In 1853-1854, the United States Department of the Interior began surveying townships in the Marysville area. Field notes from those surveys confirm the existence of a road running on the south side of the Yuba River from Marysville to Nevada County. An 1855 map based on the surveys shows a road on the south side of the Yuba River, designated as the "Marysville & Nevada Road." Miners used the road to get to Marysville to the west or to Nevada County to the east.

In February 1853, the Court of Sessions directed survey of a road from "the upper end of Ousley's Bar and running to a ferry opposite the Wooster Place," and the field notes show this road on the south side of the river. Later in 1853, the Board approved a ferry license for John Weiser.

101 Cal.App.4th 286

In May 1855, the Board ordered that roads "now traveled by wagons and pack mules" be public highways.

Beginning in 1855, the federal government began issuing township plat maps of the area, which reflect the existence of a road on the south side of the Yuba River. On November 14, 1855, the Board commissioned another survey to "locate a road from Weiser's Ferry on the Yuba River through the mining localities of Sand Hill, Sucker Flat and Timbucktoo [sic] to the main road leading from Marysville to [Nevada County.]"

On February 3, 1858, the Board voted to vacate a short segment of the Marysville-Nevada Road because a parallel road duplicated it. A few days later, on February 9, 1858, the action was rescinded. In rescinding the first action, the Board confirmed the road was a public highway.

An 1861 commercial directory lists post offices in Ousley's Bar and Timbuctoo and lists stagecoach lines from "Wiser's Ferry" past Ousley's Bar.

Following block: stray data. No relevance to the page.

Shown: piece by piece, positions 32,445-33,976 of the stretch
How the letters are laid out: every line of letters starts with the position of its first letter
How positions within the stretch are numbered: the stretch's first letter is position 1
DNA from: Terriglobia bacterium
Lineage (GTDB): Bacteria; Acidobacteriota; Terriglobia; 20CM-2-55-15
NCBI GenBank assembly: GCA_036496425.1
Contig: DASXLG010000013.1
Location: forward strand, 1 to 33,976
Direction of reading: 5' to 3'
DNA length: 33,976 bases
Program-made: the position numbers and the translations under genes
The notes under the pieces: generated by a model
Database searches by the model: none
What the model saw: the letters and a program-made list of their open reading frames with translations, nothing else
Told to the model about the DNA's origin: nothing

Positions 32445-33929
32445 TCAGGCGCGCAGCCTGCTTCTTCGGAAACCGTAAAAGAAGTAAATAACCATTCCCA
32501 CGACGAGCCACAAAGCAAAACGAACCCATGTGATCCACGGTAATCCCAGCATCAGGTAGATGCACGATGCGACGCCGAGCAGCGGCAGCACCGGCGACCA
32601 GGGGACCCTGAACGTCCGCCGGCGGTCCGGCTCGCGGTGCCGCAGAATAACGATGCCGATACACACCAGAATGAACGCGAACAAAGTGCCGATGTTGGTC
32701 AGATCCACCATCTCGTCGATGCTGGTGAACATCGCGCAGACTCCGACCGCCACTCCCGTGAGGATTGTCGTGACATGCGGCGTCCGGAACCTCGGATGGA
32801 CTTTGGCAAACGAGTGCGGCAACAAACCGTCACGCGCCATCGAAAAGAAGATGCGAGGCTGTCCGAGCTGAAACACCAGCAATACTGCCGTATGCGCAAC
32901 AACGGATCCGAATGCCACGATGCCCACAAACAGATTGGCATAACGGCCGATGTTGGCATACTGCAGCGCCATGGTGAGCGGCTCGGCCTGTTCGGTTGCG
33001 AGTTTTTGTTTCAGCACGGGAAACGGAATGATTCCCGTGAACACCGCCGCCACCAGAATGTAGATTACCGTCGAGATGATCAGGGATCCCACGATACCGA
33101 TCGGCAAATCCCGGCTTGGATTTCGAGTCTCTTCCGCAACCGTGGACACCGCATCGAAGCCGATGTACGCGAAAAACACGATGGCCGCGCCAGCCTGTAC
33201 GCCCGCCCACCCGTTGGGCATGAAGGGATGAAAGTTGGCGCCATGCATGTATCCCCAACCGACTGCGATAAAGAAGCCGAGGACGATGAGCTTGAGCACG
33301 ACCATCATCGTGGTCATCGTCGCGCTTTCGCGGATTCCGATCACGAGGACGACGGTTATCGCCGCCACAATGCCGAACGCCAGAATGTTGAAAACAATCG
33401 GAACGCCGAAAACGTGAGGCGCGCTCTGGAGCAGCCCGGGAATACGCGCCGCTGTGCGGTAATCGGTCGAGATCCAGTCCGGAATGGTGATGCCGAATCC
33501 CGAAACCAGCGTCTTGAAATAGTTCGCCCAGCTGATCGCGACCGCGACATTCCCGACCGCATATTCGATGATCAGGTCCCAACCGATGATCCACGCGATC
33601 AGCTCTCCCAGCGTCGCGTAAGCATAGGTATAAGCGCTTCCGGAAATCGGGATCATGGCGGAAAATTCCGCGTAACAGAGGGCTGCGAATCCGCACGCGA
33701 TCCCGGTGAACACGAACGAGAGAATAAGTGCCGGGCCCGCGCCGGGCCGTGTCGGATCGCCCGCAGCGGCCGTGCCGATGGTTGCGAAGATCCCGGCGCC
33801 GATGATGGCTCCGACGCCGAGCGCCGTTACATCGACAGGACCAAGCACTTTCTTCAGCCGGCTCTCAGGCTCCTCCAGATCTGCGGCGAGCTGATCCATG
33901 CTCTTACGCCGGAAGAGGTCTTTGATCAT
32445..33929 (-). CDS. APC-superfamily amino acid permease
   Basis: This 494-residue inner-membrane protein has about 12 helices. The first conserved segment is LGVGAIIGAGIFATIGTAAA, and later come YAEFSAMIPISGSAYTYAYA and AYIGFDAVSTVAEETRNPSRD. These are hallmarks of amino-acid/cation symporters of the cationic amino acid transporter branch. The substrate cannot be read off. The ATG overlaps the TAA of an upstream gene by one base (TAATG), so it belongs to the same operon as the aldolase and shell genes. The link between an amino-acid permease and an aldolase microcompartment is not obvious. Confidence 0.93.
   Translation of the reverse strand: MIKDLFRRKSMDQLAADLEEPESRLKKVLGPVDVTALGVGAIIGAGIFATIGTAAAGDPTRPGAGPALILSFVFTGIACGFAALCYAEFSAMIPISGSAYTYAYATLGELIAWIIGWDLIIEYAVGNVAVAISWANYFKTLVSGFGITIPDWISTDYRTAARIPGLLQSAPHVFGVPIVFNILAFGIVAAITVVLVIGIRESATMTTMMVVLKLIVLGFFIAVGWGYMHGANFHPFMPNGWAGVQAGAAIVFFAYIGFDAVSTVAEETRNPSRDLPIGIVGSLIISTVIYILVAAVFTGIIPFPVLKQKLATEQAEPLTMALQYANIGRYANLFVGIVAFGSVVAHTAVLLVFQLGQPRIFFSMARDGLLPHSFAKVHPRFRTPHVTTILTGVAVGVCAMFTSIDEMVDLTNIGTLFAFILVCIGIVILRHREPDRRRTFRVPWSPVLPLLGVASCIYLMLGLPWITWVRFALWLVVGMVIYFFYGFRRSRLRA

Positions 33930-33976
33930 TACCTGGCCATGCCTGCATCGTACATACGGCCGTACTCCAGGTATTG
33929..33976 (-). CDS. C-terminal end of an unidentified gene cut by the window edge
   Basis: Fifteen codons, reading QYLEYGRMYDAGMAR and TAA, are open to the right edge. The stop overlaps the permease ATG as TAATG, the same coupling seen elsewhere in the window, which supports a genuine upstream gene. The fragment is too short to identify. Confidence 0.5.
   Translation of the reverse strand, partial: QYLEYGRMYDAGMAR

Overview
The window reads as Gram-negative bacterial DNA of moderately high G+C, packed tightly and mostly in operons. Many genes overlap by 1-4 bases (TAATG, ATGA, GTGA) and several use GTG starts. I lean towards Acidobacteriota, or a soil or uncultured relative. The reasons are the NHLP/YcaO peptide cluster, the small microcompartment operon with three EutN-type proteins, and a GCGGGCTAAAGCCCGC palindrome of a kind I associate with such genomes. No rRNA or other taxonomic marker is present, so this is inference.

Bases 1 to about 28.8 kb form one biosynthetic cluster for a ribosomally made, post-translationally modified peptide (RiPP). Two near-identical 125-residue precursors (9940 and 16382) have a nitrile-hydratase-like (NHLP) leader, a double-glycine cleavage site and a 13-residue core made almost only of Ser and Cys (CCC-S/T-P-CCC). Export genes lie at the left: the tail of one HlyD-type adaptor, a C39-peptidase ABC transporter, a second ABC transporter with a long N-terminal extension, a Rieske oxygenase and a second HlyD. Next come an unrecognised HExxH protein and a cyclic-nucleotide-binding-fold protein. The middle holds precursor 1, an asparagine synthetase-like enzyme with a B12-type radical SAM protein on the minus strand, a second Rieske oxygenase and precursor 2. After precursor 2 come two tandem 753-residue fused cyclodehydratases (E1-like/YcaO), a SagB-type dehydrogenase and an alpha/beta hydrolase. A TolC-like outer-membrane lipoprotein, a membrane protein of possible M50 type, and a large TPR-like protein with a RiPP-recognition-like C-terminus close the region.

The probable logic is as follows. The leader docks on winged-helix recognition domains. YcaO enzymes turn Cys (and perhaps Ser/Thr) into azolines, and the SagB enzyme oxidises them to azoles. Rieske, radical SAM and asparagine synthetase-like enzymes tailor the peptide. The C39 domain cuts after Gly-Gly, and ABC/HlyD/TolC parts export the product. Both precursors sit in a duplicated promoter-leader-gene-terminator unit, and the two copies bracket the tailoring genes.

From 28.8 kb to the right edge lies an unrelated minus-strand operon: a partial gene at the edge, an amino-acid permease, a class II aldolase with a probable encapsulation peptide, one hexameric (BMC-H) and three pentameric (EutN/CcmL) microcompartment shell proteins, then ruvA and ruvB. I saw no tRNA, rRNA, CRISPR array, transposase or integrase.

The Board approved an official County map in 1861, and it shows a County road along the south bank of the Yuba River from Weiser's Ferry past Timbuctoo and into Smartsville.

The federal and state governments owned the disputed land in the 1850's and mostly into the 1870's.

By 1867, the federal government had completed plat maps for the relevant townships. They show the Marysville-Nevada Road ran as shown in the 1861 Yuba County map. The County's expert was able to examine the field notes and determine that the plat maps were accurate, and the location of the Marysville-Nevada Road can be traced to the present time with reasonable accuracy from the Park's Bar Bridge running west.

130 Cal.Rptr.2d 442

Charles Whitecotton was the County's expert. He prepared exhibit No. 105, a composite of assessor's maps, and at trial marked the path of the road by connecting dots where he could ascertain the road had been by looking at the original field survey notes. Whitecotton finds assessor's maps "to be the most accurate as showing boundaries." He also prepared exhibit No. 104, which is a translucent map which shows the relevant township plats. He compared the field notes reflected on exhibit No. 105 with exhibit No. 104 and they largely matched. The survey notes plotted the road at the section (mile) lines because the townships had not then been platted. The accuracy between the plots depended on the terrain, but by employing topographic maps, "surprising" accuracy is possible.

101 Cal.App.4th 287